Senate Majority Leader Harry Reid, D-Nev., speaks to the media March 20 in Washington, D.C. (T.J. Kirkpatrick / Getty Images)
The Senate plans to vote as early as Thursday to proceed with a House bill that would require the financial disclosure statements of 28,000 senior federal officials and military officers to be public on the Internet.
In a motion filed Tuesday, Senate Majority Leader Harry Reid, D-Nev., sought to go forward with Senate approval of the House version of the Stop Trading on Congressional Knowledge (STOCK) Act.
In bringing the House bill to a vote, the Senate is rejecting its own version, which would have required online posting of the disclosure reports of at least 3,500 senior officials.
While the bill's main purpose is to ensure that lawmakers and their staffs don't use non-public insider information when dealing in stocks, it also mandates posting the disclosure statements — known as Office of Government Ethics (OGE) Form 278 — on a public website.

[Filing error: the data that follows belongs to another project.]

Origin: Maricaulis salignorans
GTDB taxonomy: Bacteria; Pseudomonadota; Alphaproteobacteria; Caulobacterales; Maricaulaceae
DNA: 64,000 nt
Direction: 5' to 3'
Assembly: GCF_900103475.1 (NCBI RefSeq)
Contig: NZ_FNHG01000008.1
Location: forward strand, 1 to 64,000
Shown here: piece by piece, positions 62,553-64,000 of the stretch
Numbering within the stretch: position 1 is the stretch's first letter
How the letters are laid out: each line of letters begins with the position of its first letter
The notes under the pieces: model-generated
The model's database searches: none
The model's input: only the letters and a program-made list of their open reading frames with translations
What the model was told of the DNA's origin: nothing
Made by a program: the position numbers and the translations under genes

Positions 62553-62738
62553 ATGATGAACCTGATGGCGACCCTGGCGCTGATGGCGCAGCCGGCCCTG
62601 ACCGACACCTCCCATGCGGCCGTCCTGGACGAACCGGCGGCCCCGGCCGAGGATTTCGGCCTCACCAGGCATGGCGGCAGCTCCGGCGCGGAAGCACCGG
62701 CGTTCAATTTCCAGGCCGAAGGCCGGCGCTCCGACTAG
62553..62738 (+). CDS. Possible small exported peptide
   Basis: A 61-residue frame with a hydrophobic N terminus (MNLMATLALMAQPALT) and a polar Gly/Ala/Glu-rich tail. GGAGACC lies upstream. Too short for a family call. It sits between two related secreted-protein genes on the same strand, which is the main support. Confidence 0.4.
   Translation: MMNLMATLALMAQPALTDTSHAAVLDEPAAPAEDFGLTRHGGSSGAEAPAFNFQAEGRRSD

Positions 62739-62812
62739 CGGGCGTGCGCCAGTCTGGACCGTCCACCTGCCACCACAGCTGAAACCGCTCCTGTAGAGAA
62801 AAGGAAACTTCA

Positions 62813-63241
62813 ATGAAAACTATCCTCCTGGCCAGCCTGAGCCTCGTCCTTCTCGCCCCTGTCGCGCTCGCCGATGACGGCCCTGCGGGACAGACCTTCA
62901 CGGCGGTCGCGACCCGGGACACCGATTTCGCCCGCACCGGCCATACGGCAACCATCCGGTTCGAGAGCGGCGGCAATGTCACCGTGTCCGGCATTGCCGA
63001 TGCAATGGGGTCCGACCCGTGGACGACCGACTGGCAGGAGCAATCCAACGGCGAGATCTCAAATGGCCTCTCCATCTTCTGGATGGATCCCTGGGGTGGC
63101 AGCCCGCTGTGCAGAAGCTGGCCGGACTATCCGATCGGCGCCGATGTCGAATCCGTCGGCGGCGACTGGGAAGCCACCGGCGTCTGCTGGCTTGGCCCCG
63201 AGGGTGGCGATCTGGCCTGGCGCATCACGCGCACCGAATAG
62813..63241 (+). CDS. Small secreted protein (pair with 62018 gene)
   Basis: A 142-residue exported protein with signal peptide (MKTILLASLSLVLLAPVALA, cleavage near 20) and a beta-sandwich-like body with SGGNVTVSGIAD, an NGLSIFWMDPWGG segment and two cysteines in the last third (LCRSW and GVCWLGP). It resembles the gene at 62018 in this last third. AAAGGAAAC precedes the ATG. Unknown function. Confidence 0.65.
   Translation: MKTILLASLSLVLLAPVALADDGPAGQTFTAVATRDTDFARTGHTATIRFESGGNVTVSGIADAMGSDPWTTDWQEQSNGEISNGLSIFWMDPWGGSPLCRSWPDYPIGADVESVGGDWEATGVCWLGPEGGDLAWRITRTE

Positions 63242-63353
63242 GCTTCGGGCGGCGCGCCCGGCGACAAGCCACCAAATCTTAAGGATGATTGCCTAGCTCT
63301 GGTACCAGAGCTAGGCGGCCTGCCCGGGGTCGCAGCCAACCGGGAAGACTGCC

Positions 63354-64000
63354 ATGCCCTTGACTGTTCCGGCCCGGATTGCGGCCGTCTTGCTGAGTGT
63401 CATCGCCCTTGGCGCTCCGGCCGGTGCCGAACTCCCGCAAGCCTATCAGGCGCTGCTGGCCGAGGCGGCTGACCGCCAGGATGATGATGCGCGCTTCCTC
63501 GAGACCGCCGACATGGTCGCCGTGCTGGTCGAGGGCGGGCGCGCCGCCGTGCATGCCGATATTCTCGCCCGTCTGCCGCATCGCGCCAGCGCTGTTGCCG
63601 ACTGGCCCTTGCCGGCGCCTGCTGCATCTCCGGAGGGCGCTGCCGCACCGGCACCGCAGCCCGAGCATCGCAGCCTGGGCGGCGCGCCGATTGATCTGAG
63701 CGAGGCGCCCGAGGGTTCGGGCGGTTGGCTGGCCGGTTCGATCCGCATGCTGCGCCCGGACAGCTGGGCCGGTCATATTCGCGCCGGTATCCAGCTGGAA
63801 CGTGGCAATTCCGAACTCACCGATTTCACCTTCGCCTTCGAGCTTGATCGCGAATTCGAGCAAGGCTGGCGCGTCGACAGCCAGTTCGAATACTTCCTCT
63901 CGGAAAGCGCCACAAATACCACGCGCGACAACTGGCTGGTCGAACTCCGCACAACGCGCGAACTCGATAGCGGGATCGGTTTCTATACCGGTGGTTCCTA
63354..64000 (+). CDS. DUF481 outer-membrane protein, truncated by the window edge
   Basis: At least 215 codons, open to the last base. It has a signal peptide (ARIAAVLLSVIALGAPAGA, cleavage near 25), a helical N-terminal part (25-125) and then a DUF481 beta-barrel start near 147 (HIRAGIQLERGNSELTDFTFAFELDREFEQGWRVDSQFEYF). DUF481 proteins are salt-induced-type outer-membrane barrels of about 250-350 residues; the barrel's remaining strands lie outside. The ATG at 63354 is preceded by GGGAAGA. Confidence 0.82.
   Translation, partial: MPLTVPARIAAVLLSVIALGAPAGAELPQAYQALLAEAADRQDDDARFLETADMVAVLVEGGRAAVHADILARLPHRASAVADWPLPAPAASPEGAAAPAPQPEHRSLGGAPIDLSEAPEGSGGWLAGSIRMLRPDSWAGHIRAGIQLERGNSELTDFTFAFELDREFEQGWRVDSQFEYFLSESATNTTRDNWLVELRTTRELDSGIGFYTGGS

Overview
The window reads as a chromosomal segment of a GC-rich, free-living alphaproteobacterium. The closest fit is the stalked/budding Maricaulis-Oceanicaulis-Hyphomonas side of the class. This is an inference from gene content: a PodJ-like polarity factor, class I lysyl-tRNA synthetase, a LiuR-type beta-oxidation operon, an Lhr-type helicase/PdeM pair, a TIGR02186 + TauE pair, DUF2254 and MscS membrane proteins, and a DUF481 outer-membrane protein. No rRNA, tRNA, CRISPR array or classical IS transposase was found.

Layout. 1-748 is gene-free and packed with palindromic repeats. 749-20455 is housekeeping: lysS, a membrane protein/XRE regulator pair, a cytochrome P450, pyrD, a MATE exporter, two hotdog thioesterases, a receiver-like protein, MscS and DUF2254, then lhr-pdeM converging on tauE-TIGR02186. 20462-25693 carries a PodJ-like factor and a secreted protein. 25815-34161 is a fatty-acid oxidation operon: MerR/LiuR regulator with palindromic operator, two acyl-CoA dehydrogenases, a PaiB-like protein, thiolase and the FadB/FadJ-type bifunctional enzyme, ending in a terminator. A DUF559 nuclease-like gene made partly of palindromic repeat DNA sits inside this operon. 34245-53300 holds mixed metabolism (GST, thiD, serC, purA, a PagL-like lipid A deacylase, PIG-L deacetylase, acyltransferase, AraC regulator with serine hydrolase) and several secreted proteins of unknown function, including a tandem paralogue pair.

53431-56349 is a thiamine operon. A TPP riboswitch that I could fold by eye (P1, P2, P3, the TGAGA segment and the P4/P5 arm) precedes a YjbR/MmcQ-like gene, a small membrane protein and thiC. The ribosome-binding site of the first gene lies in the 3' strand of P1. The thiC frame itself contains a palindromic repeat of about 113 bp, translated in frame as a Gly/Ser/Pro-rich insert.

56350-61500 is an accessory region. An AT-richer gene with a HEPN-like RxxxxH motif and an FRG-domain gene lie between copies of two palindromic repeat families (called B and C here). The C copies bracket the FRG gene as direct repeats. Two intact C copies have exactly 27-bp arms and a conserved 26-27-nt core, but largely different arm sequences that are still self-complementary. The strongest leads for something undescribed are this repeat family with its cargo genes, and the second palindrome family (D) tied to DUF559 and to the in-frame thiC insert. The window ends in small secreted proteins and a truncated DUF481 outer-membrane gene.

Those required to file the form, including presidential appointees, Senior Executive Service members, and general and flag officers, would fall under the added disclosure requirements, according to a recent analysis by the ethics office.
The annual statements typically are available to the public only in paper form in response to a request. But OGE last week put the disclosure statements of more than 900 presidential appointees and nominees whose positions require Senate confirmation, as well as presidential candidates, on its website.
Open government groups have applauded the idea of wider public access. But the Senior Executives Association, which represents career SES members, has objected that the proposal appears "to be a solution in search of a problem."